Toljan recorded three assists in Poland—a tournament-high regardless of position. It was his raids down the right that flummoxed England's Ben Chilwell in the semi-final, and it was his whipped cross that led to Germany's winner against Spain in the final.
If Hoffenheim decide to sell high on the back of a standout tournament, they'll get a good price and not have to concern themselves with replacing him.
Saul Niguez, CM, Spain
Saul Niguez was always expected to shine at this tournament. Someone who has played in two Champions League finals is naturally going to be a) way better than most at this level, and b) used to the pressurised environment it creates.
The Spaniard didn't disappoint. If anything, he exceeded expectations. His five goals (from central midfield) secured him the Golden Boot, with his hat-trick against Italy inclusive of two truly stunning strikes. He couldn't turn the tide for La Furia Roja in the final, but his contributions to his team's previous four stunning performances won't be forgotten in a hurry.
Atletico Madrid are clearly cognisant of this. That's why they've wasted no time in arming him with a new contract, tying him to the club for the next nine years. According to the Daily Mail's Ben Grounds, his buyout clause has been upped from the £71 million in his previous deal thanks to his June exploits.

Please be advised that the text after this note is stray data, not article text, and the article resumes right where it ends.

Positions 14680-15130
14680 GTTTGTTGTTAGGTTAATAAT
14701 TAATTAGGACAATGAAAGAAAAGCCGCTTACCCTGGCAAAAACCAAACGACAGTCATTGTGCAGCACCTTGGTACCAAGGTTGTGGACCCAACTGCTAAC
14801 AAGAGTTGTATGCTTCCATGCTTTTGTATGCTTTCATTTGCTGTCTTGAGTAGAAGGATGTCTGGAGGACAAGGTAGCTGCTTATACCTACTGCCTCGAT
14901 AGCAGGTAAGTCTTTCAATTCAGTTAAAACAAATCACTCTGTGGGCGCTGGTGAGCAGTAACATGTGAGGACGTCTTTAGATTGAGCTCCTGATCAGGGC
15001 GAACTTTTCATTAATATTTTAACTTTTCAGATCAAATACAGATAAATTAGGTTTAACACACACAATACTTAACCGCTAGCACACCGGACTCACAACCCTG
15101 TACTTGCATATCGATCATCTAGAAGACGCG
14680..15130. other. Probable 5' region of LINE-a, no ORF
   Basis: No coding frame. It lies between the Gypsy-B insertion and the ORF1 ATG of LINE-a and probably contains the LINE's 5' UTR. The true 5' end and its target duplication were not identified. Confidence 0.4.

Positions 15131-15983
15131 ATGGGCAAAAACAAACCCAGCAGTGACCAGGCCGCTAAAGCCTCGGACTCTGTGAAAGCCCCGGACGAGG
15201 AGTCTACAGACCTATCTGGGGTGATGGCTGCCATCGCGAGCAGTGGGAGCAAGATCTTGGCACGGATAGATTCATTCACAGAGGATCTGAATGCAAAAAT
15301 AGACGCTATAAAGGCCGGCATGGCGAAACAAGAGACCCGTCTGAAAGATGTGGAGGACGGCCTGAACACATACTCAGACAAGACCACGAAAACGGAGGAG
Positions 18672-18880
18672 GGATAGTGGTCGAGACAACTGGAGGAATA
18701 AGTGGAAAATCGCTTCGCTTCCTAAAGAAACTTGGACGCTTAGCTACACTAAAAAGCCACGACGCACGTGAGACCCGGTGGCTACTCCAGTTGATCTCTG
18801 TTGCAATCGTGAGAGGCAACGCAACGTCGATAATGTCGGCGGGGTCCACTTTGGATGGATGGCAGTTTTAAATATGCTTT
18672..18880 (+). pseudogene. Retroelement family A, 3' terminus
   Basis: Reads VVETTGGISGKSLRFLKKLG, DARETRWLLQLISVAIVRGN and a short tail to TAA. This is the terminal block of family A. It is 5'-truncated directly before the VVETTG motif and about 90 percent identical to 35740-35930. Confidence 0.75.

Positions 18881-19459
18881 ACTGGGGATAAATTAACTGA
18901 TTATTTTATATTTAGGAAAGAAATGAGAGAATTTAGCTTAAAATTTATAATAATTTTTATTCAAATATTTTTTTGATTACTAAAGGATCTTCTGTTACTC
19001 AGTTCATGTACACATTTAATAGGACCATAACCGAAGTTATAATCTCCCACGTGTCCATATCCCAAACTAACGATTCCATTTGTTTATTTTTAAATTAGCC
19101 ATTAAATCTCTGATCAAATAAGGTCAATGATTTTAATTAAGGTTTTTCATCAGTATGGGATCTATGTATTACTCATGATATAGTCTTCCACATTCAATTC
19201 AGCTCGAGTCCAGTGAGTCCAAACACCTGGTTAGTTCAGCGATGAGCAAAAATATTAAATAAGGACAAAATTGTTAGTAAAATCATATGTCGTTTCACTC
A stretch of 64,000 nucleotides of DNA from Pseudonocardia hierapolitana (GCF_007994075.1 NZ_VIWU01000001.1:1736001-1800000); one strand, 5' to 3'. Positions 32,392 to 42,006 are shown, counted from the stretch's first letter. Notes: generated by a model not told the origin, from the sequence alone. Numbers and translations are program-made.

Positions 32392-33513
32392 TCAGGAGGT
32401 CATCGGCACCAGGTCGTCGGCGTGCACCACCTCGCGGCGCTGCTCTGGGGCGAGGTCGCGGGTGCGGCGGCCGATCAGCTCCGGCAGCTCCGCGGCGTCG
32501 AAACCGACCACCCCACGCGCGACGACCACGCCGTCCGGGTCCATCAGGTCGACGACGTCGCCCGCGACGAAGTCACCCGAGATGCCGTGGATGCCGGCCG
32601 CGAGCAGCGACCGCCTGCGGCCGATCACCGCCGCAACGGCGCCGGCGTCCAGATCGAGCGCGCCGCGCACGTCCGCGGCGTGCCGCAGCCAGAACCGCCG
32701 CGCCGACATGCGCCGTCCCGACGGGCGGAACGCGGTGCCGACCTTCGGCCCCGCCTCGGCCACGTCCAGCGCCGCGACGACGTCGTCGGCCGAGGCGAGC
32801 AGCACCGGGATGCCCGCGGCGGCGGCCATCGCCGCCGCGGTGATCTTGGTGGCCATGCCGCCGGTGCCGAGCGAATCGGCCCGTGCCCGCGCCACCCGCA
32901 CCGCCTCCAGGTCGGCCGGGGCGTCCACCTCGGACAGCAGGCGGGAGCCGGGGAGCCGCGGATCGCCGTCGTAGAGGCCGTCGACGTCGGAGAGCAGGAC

Max Meyer, AM, Germany
This was Max Meyer's second run at the Under-21 European Championship, having played in Germany's disappointing 2015 effort.
He cut an anonymous figure back then despite being given an important, creative role in Horst Hrubesch's side; he didn't impact games, didn't produce any vital moments and bowed out meekly with his colleagues as Portugal crushed Germany 5-0 in the semi-finals.
That lack of impact has been the consistent knock on Meyer throughout his senior career. Once the golden boy of Schalke, the academy prospect certain to replace Julian Draxler's brilliance, he's become "just a guy" for them, making only 18 Bundesliga starts in 2016-17 and not making the difference anywhere near often enough.
What he needed to do was make a statement, and that's exactly what he did in Poland.
He produced the delightful moments long demanded of him, excelling against the Czech Republic and Denmark and working hard for the team in the final (and shaving the post with a brilliant header). His passing, dribbling and set-piece deliveries were all sublime.
Enis Bardhi, CM, Macedonia
Macedonia made a real fist of their first-ever European Under-21 Championship, and key to their fight for pride was Enis Bardhi.
The Ujpest midfielder never gave up, never stopped tracking and closing down, and he put everything he had into stymieing the likes of Spain and Portugal from his central midfield position.
His soft feet and intelligent movement set him apart from his colleagues, and his driving runs forward led to two goals—one against Serbia in a draw (his country's first-ever point at the Championship) and one against Portugal that helped knock the Selecao out.
Many will have been seeing Bardhi for the first time at this tournament, but his displays will necessitate a thorough check on his Hungarian league film. This summer might not be so quiet for Ujpest.